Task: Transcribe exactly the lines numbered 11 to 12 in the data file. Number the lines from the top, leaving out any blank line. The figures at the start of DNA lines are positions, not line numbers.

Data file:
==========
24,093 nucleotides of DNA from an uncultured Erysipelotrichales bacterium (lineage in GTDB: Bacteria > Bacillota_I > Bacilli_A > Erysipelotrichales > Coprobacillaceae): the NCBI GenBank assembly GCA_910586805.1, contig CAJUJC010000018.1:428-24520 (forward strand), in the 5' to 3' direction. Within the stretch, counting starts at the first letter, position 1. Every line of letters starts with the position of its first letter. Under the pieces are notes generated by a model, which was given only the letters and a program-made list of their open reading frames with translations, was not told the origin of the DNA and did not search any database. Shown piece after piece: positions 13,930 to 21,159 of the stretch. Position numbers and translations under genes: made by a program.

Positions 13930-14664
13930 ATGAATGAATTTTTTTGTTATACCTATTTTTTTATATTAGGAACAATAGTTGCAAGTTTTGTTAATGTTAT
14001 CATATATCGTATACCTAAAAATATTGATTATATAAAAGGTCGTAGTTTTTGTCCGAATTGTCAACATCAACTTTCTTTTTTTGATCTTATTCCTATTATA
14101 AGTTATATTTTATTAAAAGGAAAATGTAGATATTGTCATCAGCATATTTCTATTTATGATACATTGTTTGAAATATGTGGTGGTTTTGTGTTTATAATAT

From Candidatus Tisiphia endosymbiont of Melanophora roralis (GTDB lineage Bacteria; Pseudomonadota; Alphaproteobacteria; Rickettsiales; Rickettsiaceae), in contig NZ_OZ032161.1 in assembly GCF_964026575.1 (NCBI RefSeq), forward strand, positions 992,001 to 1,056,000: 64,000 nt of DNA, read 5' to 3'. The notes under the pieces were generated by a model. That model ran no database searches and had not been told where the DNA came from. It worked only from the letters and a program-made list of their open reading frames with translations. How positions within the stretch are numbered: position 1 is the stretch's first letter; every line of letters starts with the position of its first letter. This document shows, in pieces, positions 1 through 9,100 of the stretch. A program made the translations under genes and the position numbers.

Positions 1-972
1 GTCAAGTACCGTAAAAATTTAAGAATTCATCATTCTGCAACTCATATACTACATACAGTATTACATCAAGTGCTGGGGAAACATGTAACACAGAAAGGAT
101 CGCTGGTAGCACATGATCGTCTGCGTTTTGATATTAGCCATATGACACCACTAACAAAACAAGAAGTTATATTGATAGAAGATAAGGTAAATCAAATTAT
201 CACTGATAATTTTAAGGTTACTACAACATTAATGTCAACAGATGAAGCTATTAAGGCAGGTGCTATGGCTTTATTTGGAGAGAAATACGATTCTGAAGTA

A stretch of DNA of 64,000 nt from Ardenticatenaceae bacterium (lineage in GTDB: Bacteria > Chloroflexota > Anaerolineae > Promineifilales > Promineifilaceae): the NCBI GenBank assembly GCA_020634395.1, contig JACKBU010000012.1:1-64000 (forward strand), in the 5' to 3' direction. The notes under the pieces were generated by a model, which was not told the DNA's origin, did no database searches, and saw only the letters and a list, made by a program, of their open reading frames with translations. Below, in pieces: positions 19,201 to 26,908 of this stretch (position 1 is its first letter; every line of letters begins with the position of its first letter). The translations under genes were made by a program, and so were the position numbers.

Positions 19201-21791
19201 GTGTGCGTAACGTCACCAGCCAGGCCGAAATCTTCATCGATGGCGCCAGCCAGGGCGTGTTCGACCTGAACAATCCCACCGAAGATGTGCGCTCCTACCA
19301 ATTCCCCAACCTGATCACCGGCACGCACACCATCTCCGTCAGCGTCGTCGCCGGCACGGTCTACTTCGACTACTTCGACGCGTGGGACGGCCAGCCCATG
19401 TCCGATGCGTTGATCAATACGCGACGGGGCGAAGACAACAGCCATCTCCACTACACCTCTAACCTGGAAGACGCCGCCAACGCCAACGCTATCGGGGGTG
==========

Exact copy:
A stretch of DNA of 64,000 nt from Ardenticatenaceae bacterium (lineage in GTDB: Bacteria > Chloroflexota > Anaerolineae > Promineifilales > Promineifilaceae): the NCBI GenBank assembly GCA_020634395.1, contig JACKBU010000012.1:1-64000 (forward strand), in the 5' to 3' direction. The notes under the pieces were generated by a model, which was not told the DNA's origin, did no database searches, and saw only the letters and a list, made by a program, of their open reading frames with translations. Below, in pieces: positions 19,201 to 26,908 of this stretch (position 1 is its first letter; every line of letters begins with the position of its first letter). The translations under genes were made by a program, and so were the position numbers.

Positions 19201-21791